(1380 – 1433)
Those who live in constant pain have a special heavenly patron, the Hollander Saint Lydwine of Schiedam, “a prodigy of human misery and of heroic patience.”
The only daughter among the nine children of a poor but devout laborer, Lydwine took a private vow of virginity before she was fifteen. Otherwise, she was an ordinary child.
In 1396, while enjoying a skating party on a frozen canal, Lydwine fell and broke some ribs. Normally, these would have mended as a result of the good care she was given. As a matter of fact, however, a host of complications set in that finally affected her whole body so that she would assume no position, walking, standing, sitting or lying, that allowed her any comfort.
Only gradually, through the counsel of her parish priest, Lydwine became aware that there could be a reason behind this overwhelming pain. Once she was persuaded that by accepting the suffering as an atonement in Christ for the sins of others, she became not only willing but eager to assume the role of victim. For years she was bedridden, virtually one sore from head to foot. Loyal friends galore and the best physicians tried to help her, but in vain. Although normally people would have kept their distance because of the usual stench of open sores, in her case, those who nursed her said that her body rather gave off a sweet fragrance, and even glowed with a heavenly brightness. Other mystical gifts were also granted her, and by the end, her only food for nineteen years was the Holy Eucharist.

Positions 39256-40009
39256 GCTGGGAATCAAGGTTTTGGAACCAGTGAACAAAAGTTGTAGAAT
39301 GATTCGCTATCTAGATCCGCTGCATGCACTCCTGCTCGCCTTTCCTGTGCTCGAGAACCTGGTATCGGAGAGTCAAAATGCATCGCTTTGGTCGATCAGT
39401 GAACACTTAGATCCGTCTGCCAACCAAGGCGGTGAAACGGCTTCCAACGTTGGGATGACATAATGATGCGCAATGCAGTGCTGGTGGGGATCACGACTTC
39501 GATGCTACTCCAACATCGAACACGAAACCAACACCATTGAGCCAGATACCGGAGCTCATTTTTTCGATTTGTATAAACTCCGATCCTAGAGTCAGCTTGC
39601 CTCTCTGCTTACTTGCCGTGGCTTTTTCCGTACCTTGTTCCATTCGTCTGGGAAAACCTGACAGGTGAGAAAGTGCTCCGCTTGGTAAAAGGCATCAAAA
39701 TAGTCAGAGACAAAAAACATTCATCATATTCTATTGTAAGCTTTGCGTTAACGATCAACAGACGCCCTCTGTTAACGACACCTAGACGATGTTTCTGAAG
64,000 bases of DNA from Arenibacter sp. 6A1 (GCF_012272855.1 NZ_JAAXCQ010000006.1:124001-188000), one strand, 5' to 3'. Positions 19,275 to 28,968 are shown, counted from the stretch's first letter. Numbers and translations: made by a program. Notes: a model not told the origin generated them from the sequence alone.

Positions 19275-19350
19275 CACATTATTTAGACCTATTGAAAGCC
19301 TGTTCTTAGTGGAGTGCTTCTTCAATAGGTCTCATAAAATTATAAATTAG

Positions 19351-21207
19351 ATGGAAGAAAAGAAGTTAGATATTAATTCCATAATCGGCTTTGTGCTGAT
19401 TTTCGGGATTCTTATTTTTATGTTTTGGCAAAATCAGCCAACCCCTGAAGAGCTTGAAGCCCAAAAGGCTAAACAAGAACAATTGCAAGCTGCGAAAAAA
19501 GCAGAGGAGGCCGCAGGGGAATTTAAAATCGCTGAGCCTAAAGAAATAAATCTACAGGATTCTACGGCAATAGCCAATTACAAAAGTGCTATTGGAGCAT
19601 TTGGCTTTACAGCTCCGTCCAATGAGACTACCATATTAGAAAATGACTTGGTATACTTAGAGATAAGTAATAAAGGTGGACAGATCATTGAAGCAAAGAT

To almost every variety of physical disability were added spiritual pains. Her new parish priest thought she was a faker and for a time denied her Holy Communion. Eventually her reputation was vindicated. A niece who tried to protect Lydwine from two soldiers who invaded the sickroom died as the result of injuries they did her. The tragic loss of this niece, Petronilla, caused the sick woman untold anguish.
In the end, Lydwine died very suddenly — alone, as she would have preferred. Great veneration for this valiant woman had begun even during her life. It increased mightily after her death, as a result of the writings of such eminent writers as Thomas a Kempis, compiler of the famous book, The Imitation of Christ.
Some of God’s saints we take to more readily because, being pragmatic ourselves, we admire, say, their acceptance of martyrdom by enemies of Christ, or their charity to the poor. Normally, we would be less attracted to those whose vocation was to engage in prayer at a depth that is beyond our depth, or, as in the case of Saint Lydwine, to appreciate her mysterious calling to suffer on behalf of those who do not take up their own crosses and follow Christ.
But those who are called to this mystical vocation fulfill a necessary role. They remind us that without a Good Friday there can be no Easter. One interesting fact is that God normally gives such a call to women rather than to men. Isn’t it because women, at least in self-giving, are really the “stronger sex?” Didn’t Our Lady stand at the foot of the cross?
–Father Robert F. McNamara